High harmonic generation and ion acceleration with high-intensity laser pulses.
Promotion date: 18. September 2009
Promotor: Prof. Dr. Klaus -J. Boller
Research is performed on high harmonic generation and ion acceleration, processes based on the interaction of gaseous and solid media with high-intensity laser pulses.
Using gaseous media, an enhancement of high harmonic generation by harmonic excitation is demonstrated, for the first time, in a guided-wave geometry.
Using extremely thin foils (freestanding nanofoils), the experimentally unexplored ‘transparent regime’ is entered, of laser-solid interactions. Theoretical predictions of enhanced maximum energy and numbers of accelerated ions, were disproved, because of the early expansion of the plasma before the drive pulse reaches its peak intensity. Via experiments and numerical modelling, improvements are formulated, using nanofoils with a higher damage threshold, and further improved pulse contrast at the picoseconds time scale.
What was your initial challenge in this thesis project?
We were looking for new applications, using our special high-performance laser, constructed for laser wakefield acceleration. It took approximately one year to develop enough expertise in this area of research, reading and carrying out experiments to verify the interaction processes between the laser and gaseous media. We decided to combine extremes: targeting nanofoils with these laser pulses of highest intensities. High harmonics were generated. For example very short pulse lengths resulted, lasting only 10-18 seconds (attoseconds). Perhaps in the future these kinds of pulses can be of use to test recent electrodynamics theory.
Can the high performance laser be of special use in the future?
For electron and proton beams with energies reaching 10 - 100 MeV, whereas otherwise large-scale synchrotrons are needed. Before being of use for cancer therapy and diagnostics, the energies must be higher, and the number of ions as well.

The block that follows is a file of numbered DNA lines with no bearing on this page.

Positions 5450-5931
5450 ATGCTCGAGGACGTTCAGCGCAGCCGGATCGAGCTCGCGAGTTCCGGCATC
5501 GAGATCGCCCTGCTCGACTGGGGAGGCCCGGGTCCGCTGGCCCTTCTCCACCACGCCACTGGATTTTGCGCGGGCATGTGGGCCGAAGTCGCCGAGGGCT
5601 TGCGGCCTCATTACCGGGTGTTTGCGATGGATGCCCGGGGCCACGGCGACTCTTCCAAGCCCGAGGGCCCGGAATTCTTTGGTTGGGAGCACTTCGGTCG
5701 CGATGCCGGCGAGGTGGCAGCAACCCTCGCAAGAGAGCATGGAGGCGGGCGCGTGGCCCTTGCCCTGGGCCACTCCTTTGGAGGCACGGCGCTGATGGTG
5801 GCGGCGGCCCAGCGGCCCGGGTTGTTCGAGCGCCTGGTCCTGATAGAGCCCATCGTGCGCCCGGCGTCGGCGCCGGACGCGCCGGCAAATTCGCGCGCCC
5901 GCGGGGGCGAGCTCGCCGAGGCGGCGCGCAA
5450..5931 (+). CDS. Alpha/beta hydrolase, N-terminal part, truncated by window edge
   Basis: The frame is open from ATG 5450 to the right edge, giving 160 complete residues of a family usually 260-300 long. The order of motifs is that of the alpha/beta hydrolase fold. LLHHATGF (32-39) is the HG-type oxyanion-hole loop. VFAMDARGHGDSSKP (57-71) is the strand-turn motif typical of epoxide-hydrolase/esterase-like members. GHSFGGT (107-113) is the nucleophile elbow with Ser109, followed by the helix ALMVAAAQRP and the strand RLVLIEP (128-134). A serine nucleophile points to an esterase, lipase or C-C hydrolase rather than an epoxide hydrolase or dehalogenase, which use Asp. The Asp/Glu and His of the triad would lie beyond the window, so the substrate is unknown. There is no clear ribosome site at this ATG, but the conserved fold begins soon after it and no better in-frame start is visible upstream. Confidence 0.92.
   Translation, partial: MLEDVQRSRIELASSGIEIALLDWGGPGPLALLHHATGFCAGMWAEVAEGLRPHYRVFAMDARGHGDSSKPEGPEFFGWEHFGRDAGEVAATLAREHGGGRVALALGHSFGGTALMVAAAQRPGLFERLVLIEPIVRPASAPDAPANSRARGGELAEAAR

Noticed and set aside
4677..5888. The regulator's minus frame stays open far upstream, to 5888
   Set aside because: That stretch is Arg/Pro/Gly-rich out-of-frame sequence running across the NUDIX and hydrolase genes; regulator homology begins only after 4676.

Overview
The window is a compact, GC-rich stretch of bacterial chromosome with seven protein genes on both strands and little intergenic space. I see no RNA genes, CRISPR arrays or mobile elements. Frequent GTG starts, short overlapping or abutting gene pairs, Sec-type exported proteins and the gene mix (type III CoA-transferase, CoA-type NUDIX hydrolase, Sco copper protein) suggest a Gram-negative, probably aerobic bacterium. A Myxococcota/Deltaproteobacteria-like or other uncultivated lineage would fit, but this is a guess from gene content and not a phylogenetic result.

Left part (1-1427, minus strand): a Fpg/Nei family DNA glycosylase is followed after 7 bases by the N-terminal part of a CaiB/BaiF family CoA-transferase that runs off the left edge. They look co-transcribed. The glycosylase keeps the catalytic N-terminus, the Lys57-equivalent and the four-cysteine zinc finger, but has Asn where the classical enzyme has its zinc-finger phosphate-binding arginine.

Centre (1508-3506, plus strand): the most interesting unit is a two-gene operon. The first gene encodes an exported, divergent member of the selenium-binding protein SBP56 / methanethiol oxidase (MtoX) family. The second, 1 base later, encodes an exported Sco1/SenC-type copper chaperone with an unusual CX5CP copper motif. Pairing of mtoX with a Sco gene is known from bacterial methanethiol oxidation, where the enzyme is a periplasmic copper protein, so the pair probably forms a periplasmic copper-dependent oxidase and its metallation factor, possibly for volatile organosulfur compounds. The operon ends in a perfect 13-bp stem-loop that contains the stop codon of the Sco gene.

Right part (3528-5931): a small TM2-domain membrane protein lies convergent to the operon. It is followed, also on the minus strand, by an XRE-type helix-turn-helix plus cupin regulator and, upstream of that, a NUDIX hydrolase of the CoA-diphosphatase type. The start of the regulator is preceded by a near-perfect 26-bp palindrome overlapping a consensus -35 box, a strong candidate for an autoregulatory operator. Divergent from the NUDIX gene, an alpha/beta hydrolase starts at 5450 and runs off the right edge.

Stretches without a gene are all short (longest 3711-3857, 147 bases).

Using extremely thin foils seemed attractive, but the experimental and numerical modelling showed that the foils expand too quickly, even when using state-of-the-art lasers. Perhaps using diamond-like carbon can be of use to produce better foils. The experiments involved, I carried out at the Physique à Haute Intensité group in France.
Was there a special moment during the project that was of special importance to you?
We targeted foils that are not visible because the foils possess a thickness of only one or two nanometers, which are the thinnest foils ever used for such experiments. This is called the transparent regime. Only by targeting the foils and measure the results, one could confirm a foil was actually present at the time.
Was the research a typically Mesa+ kind of project?
Mainly it was a project of the Laser Physics and Nonlinear Optics group and Physique à Haute Intensité group. A lot of expertise was needed to obtain smooth-surfaced nanofoils. With the help of NCLR, the dutch centre of laser research, another laser was used to drill tiny holes in the range of 200 micrometers in a frame, to support freestanding nanofoils.
For the laser group it is quite difficult to direct research towards nanotechnology. Perhaps this research can be a challenge to produce the proper nanofoils needed to generate high energy ions.
Another relationship to Mesa+ could be to develop the source of high harmonic generation to deliver radiation with short wavelengths, suitable for diagnostics of nanometer structures manufactured at Mesa+.
What are your future plans?
Next February I am starting a post-doc project at the FOM-institute of Plasmaphysics Rijnhuizen. Thin multi-layers of nanometer thickness are used in XUV-mirrors, to reflect e.g. 13 nm light rays. Experiments to focus these rays will be carried out at special facilities in, for example, Hamburg (DESY) and California (SLAC). It involves a free project in this interesting and actual field of research.
Eventually I would like to work in a big R&D company, for example Philips Natlab.